Ancient Monuments

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Moated site at Grange Farm

A Scheduled Monument in Dennington, Suffolk

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Latitude: 52.2933 / 52°17'36"N

Longitude: 1.3405 / 1°20'25"E

OS Eastings: 627897.291314

OS Northings: 271391.133358

OS Grid: TM278713

Mapcode National: GBR WMW.9PY

Mapcode Global: VHL9R.6M18

Entry Name: Moated site at Grange Farm

Scheduled Date: 8 November 1993

Source: Historic England

Source ID: 1011338

English Heritage Legacy ID: 21310

County: Suffolk

Civil Parish: Dennington

Traditional County: Suffolk

Lieutenancy Area (Ceremonial County): Suffolk

Church of England Parish: Dennington St Mary the Virgin

Church of England Diocese: St.Edmundsbury and Ipswich


The monument includes a moated site comprising two conjoined moated enclosures
of unequal size, situated on level ground at the northern end of the parish of
Dennington. The small enclosure, which is to the south east of Grange Farm
House and is almost certainly the earlier in date, survives as an unoccupied
island of irregular plan with maximum dimensions of 25m north - south by 20m
east - west, largely surrounded by a water-filled moat approximately 2m deep
and measuring between 7m and 11m in width. Access is provided by a wide
causeway on the western side. The south eastern corner of the moat extends
outward into an irregular pond, and the western arm north of the causeway has
been enlarged externally to make another. The eastern arm of the moat extends
northward into a ditch approximately 47m long, ranging from 5m to 7m in width,
and up to 2m deep, and this extension forms the eastern arm of a second and
much larger moat which surrounds three sides of a sub-rectangular enclosure to
the north of Grange Farm House and the smaller enclosure. The larger enclosure
has internal dimensions of up to 102m east - west by 93m north - south, and
the moat ditch around its west, north sides, and north east sides is generally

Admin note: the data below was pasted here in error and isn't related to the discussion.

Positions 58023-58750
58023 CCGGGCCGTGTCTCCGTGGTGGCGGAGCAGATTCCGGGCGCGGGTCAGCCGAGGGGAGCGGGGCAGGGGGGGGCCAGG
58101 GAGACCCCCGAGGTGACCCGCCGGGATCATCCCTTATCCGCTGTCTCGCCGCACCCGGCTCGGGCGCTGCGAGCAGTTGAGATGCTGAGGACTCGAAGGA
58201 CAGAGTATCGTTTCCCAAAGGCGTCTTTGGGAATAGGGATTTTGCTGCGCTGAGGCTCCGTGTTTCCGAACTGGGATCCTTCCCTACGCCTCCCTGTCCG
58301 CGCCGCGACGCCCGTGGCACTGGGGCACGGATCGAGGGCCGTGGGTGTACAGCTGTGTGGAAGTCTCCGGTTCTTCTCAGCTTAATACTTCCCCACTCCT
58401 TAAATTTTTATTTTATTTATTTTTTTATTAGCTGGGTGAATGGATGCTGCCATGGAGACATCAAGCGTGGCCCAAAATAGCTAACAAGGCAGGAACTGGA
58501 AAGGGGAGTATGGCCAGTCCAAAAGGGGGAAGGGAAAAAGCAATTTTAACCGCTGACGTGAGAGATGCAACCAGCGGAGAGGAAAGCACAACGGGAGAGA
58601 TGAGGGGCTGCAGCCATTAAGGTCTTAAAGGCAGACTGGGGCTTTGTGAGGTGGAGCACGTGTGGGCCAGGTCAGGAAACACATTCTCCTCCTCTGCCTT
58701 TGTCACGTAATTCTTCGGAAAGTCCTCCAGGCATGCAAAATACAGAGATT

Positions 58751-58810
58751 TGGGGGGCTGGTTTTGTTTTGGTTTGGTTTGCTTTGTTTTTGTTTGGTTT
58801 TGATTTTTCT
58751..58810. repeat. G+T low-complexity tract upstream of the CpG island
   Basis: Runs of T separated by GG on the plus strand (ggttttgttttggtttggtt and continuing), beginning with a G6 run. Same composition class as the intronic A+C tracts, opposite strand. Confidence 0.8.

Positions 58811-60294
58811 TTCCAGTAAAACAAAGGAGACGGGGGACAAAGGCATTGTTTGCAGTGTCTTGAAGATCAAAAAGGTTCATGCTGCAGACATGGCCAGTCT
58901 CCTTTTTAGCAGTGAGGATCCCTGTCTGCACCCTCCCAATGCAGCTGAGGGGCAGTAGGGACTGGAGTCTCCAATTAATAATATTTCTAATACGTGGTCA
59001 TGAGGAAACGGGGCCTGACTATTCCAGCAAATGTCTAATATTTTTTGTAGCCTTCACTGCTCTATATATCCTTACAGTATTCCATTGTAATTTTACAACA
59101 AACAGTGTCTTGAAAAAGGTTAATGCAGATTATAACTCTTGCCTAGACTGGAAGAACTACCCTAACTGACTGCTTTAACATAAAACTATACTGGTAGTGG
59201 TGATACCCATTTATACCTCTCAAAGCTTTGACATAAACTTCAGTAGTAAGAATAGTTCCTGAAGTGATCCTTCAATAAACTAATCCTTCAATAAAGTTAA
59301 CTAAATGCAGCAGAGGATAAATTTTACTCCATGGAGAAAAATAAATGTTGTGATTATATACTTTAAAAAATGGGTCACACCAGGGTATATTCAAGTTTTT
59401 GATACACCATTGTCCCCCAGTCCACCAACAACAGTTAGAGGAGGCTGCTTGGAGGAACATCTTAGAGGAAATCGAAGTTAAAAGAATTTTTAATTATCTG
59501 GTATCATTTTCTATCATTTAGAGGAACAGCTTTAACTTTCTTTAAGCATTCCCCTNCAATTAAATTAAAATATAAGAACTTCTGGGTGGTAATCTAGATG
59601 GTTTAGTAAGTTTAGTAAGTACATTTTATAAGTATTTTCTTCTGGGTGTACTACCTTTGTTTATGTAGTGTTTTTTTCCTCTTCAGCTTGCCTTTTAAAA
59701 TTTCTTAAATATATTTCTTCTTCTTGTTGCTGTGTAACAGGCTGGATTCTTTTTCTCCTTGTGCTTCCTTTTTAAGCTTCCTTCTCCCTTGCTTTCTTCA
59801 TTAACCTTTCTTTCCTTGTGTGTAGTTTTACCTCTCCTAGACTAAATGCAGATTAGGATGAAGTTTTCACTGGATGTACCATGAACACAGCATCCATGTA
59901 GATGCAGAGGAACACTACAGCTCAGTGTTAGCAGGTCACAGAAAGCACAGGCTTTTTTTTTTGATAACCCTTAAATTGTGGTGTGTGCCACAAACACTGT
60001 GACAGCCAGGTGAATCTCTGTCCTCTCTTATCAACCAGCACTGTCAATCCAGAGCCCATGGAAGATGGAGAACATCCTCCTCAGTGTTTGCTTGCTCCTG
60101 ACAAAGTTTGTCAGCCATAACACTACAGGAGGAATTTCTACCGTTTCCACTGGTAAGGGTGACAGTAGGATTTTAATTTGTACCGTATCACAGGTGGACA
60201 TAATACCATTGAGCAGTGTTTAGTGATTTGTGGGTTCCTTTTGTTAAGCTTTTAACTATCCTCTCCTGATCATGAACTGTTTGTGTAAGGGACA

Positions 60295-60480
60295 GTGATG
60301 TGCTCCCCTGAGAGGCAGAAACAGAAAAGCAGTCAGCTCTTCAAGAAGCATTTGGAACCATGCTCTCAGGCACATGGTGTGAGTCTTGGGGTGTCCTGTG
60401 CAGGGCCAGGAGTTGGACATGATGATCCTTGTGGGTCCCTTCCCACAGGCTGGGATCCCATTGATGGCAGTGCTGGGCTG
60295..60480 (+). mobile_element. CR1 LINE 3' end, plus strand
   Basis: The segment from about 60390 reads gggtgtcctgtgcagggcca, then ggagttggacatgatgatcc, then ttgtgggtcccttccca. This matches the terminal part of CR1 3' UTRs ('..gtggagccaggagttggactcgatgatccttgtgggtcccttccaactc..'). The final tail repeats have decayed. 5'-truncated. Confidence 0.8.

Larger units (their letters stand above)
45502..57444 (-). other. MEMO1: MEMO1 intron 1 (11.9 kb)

narrower and more regular in form than that of the smaller moat, measuring
from 4m to 7m in width and having an average depth of approximately 2m. The
ditch is silted but still wet, with a seasonally variable depth of water, and
the eastern arm is divided by a central causeway. Within the south eastern
corner of the large enclosure, in the angle defined by the north arm of the
smaller moat, is a flat-topped earthen mound or broad bank approximately 0.7m
high, terraced steeply on the western side, and sloping gently towards the
edges of the moats to the south and east. This earthwork has the appearance of
a prospect mound, providing a vantage point from which to view a 16th or 17th
century formal garden occupying the large enclosure to the north and north
west. It is bordered on the northern side by a dry east - west ditch measuring
up to 4m in width.

Grange Farm House and its outbuildings are excluded from the scheduling, as
are the driveway and paths and all garden walls, posts, fences and gates,
including those around the lawn tennis court, also excluded is a modern
footbridge across the north arm of the smaller moat, but the ground beneath
all these buildings and features is included.

The site of the monument is shown on the attached map extract.
It includes a 2 metre boundary around the archaeological features,
considered to be essential for the monument's support and preservation.

Source: Historic England

Reasons for Scheduling

Around 6,000 moated sites are known in England. They consist of wide ditches,
often or seasonally water-filled, partly or completely enclosing one or more
islands of dry ground on which stood domestic or religious buildings. In some
cases the islands were used for horticulture. The majority of moated sites
served as prestigious aristocratic and seigneurial residences with the
provision of a moat intended as a status symbol rather than a practical
military defence. The peak period during which moated sites were built was
between about 1250 and 1350 and by far the greatest concentration lies in
central and eastern parts of England. However, moated sites were built
throughout the medieval period, are widely scattered throughout England and
exhibit a high level of diversity in their forms and sizes. They form a
significant class of medieval monument and are important for the understanding
of the distribution of wealth and status in the countryside. Many examples
provide conditions favourable to the survival of organic remains.

The moated site at Grange Farm survives well and will contain archaeological
information concerning the construction and use of the two enclosures. The
form of the site, including linked moats of very different size and character,
is unusual and exemplifies the diversity of this class of monument.

Source: Historic England


Title: Ordnance Survey 1:2500 Map, Old Series
Source Date:

Source: Historic England

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